The next morning, we woke up to an overcast day that looked so cold and damp, it made us want to crawl back into bed. But more sights of Berlin await us so we pushed our laziness to one side and drowned it with coffee. We then walked towards our now favourite mode of transport, the U-bahn.
By now, we were getting quite comfortable riding the trains in Berlin. They are really a breeze. Between the U-bahn (underground trains) and the S-bahn (suburban trains), we pretty much got around everywhere.
The 2 hour tickets which are 2,70 euros each for zones AB suited us just fine. We figured we would spend most of the time walking anyway between sights which we did. Our destination today was Alexanderplatz, the central square in Mitte district and home to some popular buildings. The first of which you will no doubt see from almost anywhere in Berlin – The Berlin TV tower.
Being the tallest building in the entire city, you can spot it from numerous vantage points everywhere you go. If I am not mistaken, it is the second tallest building in the European Union. Some say it is futuristic looking but with all the other modern architecture around, it does begin to look dated. But then it really is. Built in 1969 by the GDR (German Democratic Republic), it was meant to be a symbol of Berlin in those dark days. Myth has it, the height was deliberately set at 365m by then leader Walter Ulbricht so that every child would remember it easily (being the number of days in a year). But alas, modern technology put an end to that when the old antenna had to be replaced by a new one that was 3m higher, making it 368m tall today!
The second, more colorful story around it was that when it was finally finished, the steel ball at the top casts a shadow of a giant cross over the landscape. This of course was completely unplanned by the authorities. The regime at the time had in fact been cracking down on churches and removing their crucifixes. So, the irony of the Berlin tower casting the shadow of a cross on Berlin was not lost on anyone. And hence it was popularly nicknamed the “Pope’s Revenge!”
The views are said to be spectacular but having been to Reichstag already, we decided to give it a miss when we arrived at Alexanderplatz. Besides we were a bit pressed for time. We had booked a river cruise earlier thinking it would be one way to get out of the rain if the heavens opened up. So we walked right past the Berlin TV tower and turned towards the river spree.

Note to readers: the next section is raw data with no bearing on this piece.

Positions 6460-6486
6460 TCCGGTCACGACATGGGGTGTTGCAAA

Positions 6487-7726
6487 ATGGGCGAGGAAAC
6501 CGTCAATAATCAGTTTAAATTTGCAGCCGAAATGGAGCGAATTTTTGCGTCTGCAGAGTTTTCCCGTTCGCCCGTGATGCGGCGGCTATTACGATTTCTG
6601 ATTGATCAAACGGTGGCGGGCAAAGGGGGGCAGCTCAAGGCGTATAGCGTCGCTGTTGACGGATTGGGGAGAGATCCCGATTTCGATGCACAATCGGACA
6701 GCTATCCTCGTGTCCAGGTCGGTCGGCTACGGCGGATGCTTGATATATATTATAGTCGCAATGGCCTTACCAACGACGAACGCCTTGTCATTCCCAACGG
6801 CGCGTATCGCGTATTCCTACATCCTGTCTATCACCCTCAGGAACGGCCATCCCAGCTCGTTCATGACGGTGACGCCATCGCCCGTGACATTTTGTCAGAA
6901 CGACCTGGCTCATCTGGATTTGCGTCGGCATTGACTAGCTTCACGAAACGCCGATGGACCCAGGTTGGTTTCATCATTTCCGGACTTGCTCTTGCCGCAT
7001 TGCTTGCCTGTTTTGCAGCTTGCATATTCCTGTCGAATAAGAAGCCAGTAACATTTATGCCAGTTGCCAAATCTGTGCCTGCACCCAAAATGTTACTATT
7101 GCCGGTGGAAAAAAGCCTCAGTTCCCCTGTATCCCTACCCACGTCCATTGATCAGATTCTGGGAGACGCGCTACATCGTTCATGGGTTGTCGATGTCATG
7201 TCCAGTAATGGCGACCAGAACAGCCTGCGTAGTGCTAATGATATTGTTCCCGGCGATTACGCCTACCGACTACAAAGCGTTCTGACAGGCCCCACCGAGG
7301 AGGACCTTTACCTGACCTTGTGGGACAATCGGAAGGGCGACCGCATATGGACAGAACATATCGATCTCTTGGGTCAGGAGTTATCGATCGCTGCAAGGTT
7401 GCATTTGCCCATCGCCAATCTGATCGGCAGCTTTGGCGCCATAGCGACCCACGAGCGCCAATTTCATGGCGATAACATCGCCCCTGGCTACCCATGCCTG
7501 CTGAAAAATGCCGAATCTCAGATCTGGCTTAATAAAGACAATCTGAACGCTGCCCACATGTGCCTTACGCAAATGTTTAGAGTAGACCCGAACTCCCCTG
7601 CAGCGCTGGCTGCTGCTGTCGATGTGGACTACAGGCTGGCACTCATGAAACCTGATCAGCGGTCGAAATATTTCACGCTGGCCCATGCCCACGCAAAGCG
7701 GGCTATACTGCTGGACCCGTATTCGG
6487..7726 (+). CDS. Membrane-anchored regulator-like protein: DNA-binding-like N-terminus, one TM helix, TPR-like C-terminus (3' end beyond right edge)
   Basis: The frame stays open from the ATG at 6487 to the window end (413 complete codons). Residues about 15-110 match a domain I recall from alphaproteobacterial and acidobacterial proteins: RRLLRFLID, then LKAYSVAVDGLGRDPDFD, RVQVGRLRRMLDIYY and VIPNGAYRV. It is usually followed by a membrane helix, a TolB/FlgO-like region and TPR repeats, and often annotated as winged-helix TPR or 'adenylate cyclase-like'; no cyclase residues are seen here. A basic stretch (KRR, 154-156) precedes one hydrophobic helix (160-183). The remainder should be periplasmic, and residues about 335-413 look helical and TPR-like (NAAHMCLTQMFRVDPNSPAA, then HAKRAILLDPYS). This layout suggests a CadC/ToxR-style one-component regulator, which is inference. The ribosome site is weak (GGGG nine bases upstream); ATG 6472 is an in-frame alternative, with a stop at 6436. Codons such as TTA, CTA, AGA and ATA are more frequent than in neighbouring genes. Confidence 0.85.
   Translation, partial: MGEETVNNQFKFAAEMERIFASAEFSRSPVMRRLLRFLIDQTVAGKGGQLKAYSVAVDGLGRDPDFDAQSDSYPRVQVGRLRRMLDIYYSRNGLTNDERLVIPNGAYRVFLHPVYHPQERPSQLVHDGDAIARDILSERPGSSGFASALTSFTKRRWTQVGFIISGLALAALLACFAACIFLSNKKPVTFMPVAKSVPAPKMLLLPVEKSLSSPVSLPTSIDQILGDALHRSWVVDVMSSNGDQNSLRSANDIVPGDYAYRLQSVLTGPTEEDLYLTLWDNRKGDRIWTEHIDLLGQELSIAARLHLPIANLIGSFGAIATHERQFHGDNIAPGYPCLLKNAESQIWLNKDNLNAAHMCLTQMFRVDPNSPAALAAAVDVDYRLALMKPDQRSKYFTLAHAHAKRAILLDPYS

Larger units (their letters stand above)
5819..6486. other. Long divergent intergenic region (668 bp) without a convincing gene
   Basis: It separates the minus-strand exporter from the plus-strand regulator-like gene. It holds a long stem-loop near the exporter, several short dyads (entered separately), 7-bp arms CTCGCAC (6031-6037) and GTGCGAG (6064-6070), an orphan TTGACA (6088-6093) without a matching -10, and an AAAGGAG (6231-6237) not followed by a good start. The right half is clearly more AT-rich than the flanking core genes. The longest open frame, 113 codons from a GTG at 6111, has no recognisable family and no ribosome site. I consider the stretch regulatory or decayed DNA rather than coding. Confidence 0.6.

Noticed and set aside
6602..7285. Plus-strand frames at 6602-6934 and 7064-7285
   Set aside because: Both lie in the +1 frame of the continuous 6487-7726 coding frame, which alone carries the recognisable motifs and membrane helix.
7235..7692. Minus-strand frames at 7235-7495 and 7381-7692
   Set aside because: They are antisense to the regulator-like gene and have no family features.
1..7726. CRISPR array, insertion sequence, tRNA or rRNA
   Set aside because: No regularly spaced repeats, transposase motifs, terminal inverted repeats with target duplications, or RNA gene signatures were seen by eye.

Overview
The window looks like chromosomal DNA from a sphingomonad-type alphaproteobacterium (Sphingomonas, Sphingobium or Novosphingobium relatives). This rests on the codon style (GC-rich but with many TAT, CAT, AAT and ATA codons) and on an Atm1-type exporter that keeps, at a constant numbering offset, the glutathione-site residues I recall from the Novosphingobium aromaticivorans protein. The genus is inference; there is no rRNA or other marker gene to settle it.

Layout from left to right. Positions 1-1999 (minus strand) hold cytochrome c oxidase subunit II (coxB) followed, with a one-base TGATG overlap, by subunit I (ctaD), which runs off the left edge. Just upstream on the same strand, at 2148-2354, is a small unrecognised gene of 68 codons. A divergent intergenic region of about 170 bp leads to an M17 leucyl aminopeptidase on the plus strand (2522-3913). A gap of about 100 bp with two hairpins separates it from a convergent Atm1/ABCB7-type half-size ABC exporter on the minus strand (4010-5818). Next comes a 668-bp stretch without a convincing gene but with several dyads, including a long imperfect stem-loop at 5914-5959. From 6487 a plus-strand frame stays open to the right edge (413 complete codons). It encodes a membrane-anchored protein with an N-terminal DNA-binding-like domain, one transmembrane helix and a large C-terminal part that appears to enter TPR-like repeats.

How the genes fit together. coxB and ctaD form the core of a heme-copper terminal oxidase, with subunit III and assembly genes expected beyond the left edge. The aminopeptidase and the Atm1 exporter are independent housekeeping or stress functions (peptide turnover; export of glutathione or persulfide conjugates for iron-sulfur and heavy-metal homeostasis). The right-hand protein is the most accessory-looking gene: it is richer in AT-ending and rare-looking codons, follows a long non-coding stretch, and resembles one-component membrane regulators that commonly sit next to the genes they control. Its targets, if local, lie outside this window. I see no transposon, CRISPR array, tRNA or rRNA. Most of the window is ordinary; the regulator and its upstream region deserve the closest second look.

Almost immediately, we caught sight of a quaint looking church. It seemed a bit out of place next to the Berlin tower. But as it is said that the Berlin TV tower was plonked right in the middle of the old city perhaps we should not have been surprised. This is Marienkirche or St Mary’s Church. In the entrance hall, there is a large fresco called “The Dance of Death”. Believed to be painted when the plague epidemic beset the city in the dark ages, it is supposed to show people dancing with death. Interestingly, it was lost for centuries and only discovered in 1860 under other layers of paint. There has been attempts at restorations since with some only making it worse. So, unsurprisingly, it is currently being restored again with funds raised by the church and other visitors. (for €2.50, visitors can add a colored mosaic tile to a replica of the fresco.) Alas, again we did not stop.
Our haste rewarded us in the end as we inevitably took a wrong turn and ended up not where we thought we would be. You can be forgiven to think how hard is it to find a boat on a river! But there is more than one river cruise company so it always helps to find the right one! But in any case, because we had hurried so much, we found we had time to to spare and found our boat parked right next to the Marx-Engles-Forum.
Here we noticed two grandfatherly looking statues. You probably know who they are but I certainly did not. Or rather I could have guessed one of them simply because they were pretty popular with the tourists. They are the statues of Karl Marx and Friedrich Engels. I said popular because you can see that certain parts of the statues (hands, knees and feet) are lighter in colour. Apparently, everyone likes to sit on Karl Marx’s knees like he is Santa. If I had known, I think I would have done the same. But being the timid tourists, we were probably worried we would break some rule and be dragged off to the local police station for questioning. Or worse, break a bone by slipping and falling of Mr Marx. So, we happily let others do the posing instead.